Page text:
I’ve read the story again since the acceptance and I have to say, I’m more happy with it now than I was when I submitted it. Like I’ve said before on these pages, I’m all about validation.

Allegory is another new publication for me, specialising in Science Fiction, Horror, and Fantasy. I’m not sure which of these buckets my story fits most comfortably in. Perhaps it touches on all three.

You can read Marigolds and decide for yourself by clicking on the link below:

ottercreek1I’ll come clean with you.

I saw a movie a couple of days before I wrote The Peculiar Incident at Otter Creek, which goes live today over at Go Read Your Lunch. That movie, however, wasn’t Cowboys & Aliens regardless of any similarities you might spot. The movie was the Coen Brothers’ remake of True Grit.

I love writing stories like this, where the voice is such a vital component to the overall success (or otherwise) of the piece. In Memorising Pi to 120 Decimal Places, it was a young autistic boy. In The Scottish Book of the Dead, it was a weary old profane Scotsman. And I have a couple of other examples that are currently collecting rejections among the great and good. Here, though, it’s the strangely eloquent son of an eighteenth century pioneer which was inspired by the wonderful Mattie Ross in Charles Portis’s classic novel.

Go Read Your Lunch is a new market for me and is still in its infancy. However, among its authors, it’s already picked up work by my wife and by my friend Timothy Gager. It’s nice to share virtual pages with these guys.

You can find out just how peculiar the incident was at Otter Creek by following this link:

imageI’m jealous of writers who can see a phrase or a word as a prompt and, an hour later, have hammered out at least a rough draft of something they can then hone into a decent story or poem. My problem is, I think, once the idea has presented itself to me, I can quite quickly talk myself out of even starting to write it, thus robbing me of seeing where that seed will take me. It’s a bad habit and I’m doing my best to overcome it.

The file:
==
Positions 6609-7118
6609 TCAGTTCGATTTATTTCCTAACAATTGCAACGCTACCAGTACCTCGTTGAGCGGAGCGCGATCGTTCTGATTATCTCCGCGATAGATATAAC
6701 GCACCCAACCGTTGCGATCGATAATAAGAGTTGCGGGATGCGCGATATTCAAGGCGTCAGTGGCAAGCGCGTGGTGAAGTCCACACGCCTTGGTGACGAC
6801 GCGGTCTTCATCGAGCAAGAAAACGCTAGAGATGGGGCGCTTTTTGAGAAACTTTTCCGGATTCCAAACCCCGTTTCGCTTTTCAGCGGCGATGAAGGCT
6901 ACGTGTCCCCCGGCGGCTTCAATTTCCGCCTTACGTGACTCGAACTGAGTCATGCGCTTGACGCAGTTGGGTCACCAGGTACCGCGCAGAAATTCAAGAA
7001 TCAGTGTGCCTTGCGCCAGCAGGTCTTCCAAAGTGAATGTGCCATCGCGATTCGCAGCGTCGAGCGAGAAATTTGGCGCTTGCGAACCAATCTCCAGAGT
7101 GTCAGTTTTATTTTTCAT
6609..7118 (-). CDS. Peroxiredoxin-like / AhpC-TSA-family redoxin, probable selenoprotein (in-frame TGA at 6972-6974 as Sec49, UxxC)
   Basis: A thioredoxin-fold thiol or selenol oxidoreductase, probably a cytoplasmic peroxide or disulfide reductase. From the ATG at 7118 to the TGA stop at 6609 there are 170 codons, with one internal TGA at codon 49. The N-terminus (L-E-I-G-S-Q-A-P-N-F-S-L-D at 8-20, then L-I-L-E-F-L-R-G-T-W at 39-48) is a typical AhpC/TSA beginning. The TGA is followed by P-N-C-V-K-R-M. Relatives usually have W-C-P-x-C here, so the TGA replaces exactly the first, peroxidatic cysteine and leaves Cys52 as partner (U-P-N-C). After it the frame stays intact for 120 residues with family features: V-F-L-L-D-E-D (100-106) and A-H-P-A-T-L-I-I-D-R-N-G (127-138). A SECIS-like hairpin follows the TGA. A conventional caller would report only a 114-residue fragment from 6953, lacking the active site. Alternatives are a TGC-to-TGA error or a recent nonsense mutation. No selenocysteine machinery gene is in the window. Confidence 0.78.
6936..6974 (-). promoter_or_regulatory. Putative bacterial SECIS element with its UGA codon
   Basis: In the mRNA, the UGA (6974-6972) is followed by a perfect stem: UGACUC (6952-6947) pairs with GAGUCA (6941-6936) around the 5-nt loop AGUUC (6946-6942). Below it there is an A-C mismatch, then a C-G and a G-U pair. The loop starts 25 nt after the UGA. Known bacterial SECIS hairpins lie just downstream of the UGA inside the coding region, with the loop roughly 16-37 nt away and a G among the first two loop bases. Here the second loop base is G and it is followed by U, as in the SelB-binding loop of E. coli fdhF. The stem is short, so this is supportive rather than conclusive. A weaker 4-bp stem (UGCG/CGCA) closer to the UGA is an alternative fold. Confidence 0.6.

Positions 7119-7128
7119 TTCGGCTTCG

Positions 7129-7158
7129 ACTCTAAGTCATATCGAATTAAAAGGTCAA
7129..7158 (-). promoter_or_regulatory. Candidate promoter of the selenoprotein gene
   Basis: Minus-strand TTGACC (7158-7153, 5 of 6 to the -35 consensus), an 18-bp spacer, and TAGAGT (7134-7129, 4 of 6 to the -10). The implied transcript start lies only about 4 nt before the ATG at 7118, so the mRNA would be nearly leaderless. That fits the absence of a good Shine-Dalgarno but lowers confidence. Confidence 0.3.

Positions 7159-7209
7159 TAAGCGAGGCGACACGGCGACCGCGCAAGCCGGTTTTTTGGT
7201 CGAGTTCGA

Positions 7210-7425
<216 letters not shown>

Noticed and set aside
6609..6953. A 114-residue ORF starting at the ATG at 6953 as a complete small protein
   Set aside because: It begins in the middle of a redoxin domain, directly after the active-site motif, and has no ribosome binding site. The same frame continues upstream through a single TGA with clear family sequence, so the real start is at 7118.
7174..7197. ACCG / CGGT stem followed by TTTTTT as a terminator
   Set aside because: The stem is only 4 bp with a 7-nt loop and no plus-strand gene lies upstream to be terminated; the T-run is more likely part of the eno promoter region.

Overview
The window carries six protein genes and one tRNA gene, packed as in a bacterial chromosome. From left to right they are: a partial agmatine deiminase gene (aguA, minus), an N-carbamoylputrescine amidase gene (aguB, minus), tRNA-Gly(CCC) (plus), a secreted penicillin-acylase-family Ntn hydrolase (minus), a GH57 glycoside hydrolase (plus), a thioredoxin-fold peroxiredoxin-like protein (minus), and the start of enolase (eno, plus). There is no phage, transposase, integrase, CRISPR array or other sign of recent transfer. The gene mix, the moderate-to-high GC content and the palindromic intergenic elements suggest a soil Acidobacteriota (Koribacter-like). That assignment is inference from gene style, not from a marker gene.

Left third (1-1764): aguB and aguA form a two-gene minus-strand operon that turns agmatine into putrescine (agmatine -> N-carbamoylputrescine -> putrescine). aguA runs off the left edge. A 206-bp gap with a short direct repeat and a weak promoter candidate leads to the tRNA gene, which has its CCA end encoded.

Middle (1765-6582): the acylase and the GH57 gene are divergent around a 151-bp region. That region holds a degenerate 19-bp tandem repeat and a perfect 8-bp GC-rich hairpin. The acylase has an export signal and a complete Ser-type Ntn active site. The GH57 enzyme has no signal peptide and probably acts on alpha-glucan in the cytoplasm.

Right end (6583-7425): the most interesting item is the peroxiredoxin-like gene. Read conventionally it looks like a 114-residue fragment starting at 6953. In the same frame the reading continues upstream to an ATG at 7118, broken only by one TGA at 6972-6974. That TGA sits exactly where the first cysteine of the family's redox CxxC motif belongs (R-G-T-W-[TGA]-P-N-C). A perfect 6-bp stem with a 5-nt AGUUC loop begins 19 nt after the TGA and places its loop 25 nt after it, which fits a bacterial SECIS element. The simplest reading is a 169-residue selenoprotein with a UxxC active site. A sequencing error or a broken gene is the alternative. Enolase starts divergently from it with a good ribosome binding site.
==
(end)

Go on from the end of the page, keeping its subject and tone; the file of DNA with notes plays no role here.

Other times, though not nearly frequently enough, I can skip the idea generation almost completely and the story appears to me fully formed. This happened back in 2011 with a story called I Fought The War (And The War Won), which was picked up by the glorious and now sadly defunct Night Train.

It happened again more recently in November 2012 with Evidence of Terrestrial Life, which has gone live today over at Writers Who Rock. No, I’m not sure why it’s accompanied with a picture of a teddy bear either.

(STOP PRESS — The teddy bear has gone. Must’ve been a mistake rather than a deliberate placement of a stuffed animal. Which is nice.)

Anyway. I’m a sucker for astronomy and while trawling the backwaters of Wikipedia on the matter, I read about a huge observatory out in the Atacama in Chile. Through following a few links, I soon stumbled upon information about the dissidents of Pinochet’s regime who had been murdered and dumped in the same location and because of the arid atmosphere, their bodies are often preserved in perfect condition to the extent that searching widows have been known to find their loved ones.

The image of all this technology out in the middle of nowhere coupled with old women seeking closure was so striking in my head that it didn’t take long to spot the comparisons about the scientists and widows both looking into the past for their own versions of evidence. Add in my favourite tropes of loneliness and isolation and the story pretty much wrote itself after that.

This was also the first story I wrote after moving from Scotland to Michigan and was the first time I’d put the figurative pen to equally figurative paper for six months. Regardless of the quality of the story, it was something of a relief to write something new and to discover that I hadn’t left my desire or ability to write back at the departures lounge in Edinburgh Airport. In the months that have followed, I think I’ve written some of my best work, both in short stories and poetry. It feels like I’m at an exciting and interesting point in my writing career.

You can have a read of Evidence of Terrestrial Life by following this link:

Next Page »